Space & Innovation

Climate Change Stats Are Churned Into Ice Cream

An art installation deconstructs climate models and biochemically translates them into a creamy concoction.

<p>Jonathon Keats</p>

It's safe to say that the scientific establishment didn't see this one coming.

On November 4, 2016, the day that the Paris Climate Agreement becomes legally binding, a special data-laced ice cream will go on sale to help make the threat of a warming planet intelligible to everyone - literally on a gut level.

The dessert comes from tinkerer and artist Jonathon Keats, a self-styled "experimental philosopher," who has formulated the ice cream by deconstructing actual climate models and charts from University of Toronto computer scientist Steve Easterbrook, and then biochemically translating the data into edible ingredients like sucrose and citric acid.

In a process Keats calls "data gastronification," the creamy concoction makes an end-run around your brain and gets read directly by your enteric nervous system. This is the network of neurons that controls the gastrointestinal tract, and is so sophisticated that scientists refer to it as the body's second brain.

This way, phenomena such as the permafrost cycle register not as abstract concepts but as flavors, textures and nutrients. After you eat the informational ice cream, you might get a gut feeling that climate change is an urgent crisis.

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"The human gut is a remarkably intelligent organ, second only to the brain in number of neurons," Keats said in an email exchange. "The enteric nervous system is also manifestly unlike our gray matter, as is suggested by talk about 'gut feelings.' By representing scientific models with digestible biochemicals instead of colored arrows, I plan to expose scientific phenomena to the alimentary canal, where they may be understood in terms that elude the brain."

If you get the sense that none of this is entirely serious, you're right. With Keats, it never is. Renown for interactive art projects like this - elaborate thought experiments designed to provoke people into thinking differently about complex topics - his work exists somewhere in the liminal realms between science, art and culture jamming.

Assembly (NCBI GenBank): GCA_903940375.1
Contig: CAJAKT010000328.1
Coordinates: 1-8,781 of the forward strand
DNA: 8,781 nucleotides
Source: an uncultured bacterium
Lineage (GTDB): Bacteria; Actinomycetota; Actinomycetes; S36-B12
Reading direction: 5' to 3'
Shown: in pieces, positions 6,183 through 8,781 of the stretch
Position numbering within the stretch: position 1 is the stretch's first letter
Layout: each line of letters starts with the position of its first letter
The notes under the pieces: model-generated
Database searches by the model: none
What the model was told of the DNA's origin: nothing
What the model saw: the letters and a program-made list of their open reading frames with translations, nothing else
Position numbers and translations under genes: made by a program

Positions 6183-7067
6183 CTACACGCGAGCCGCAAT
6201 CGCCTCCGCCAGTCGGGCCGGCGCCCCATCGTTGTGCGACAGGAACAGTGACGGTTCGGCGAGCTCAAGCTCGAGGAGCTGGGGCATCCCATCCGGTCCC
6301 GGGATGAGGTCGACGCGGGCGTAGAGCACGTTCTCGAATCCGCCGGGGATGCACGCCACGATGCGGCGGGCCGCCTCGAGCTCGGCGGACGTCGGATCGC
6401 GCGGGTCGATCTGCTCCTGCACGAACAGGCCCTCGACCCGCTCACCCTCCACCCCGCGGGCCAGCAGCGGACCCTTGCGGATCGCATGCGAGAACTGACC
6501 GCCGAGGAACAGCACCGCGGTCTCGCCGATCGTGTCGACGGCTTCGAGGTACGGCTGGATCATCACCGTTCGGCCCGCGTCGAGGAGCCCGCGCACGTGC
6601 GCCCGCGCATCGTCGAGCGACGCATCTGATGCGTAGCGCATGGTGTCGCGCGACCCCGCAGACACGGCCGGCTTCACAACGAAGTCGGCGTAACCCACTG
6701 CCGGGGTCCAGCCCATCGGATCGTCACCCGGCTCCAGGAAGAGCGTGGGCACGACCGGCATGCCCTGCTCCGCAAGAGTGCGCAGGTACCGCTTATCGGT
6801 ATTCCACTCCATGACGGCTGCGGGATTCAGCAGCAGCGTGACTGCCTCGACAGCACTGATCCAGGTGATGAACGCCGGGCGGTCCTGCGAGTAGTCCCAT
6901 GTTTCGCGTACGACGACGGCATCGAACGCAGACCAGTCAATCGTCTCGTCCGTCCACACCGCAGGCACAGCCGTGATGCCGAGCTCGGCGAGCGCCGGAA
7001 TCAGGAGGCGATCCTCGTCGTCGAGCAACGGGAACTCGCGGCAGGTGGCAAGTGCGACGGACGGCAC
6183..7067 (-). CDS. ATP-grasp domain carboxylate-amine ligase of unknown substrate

Take, for instance, his recent installation of a millennium camera with a thousand-year-long exposure mechanism, designed to get people thinking about humanity's long-term impact on Earth as an organism. Then there was his quantum ATM machine, engineered to provide a different viewpoint on money, which after all doesn't really exist unless we all agree that it does. And don't forget about the photosynthetic restaurant, serving gourmet sunlight to plants.

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If you're hoping to try some of Keats' artisanal ice cream - branded as anthropocenic sorbet - start looking for flights to Berlin. His confection cart will be set up as an interactive art installation during the city's STATE festival, which runs November 4 and 5. The festival promotes interdisciplinary collaborations between artists and scientists, and there are plenty of deliciously strange things planned for this year's event. Smell dating, for instance.

As for Keats' gastronification technique, the artist said we may see different kinds of informational foods down the line, but for now frozen confections seem appropriate.

"I've chosen to serve the climate feedback loops in a specially made sorbet, since ice cream seems to be universally popular and is bound only to become more so as the planet warms. At a certain point, even Donald Trump will be unable to resist," Keats said.

Keats' work is fundamentally playful, but it's also cannily designed to get people thinking about our collective future in an age of information overload.

So is Keats himself hopeful about the future?

"I am neither optimistic nor pessimistic," he says. "But I believe that we need to work under the assumption that we're not doomed in order not to doom ourselves."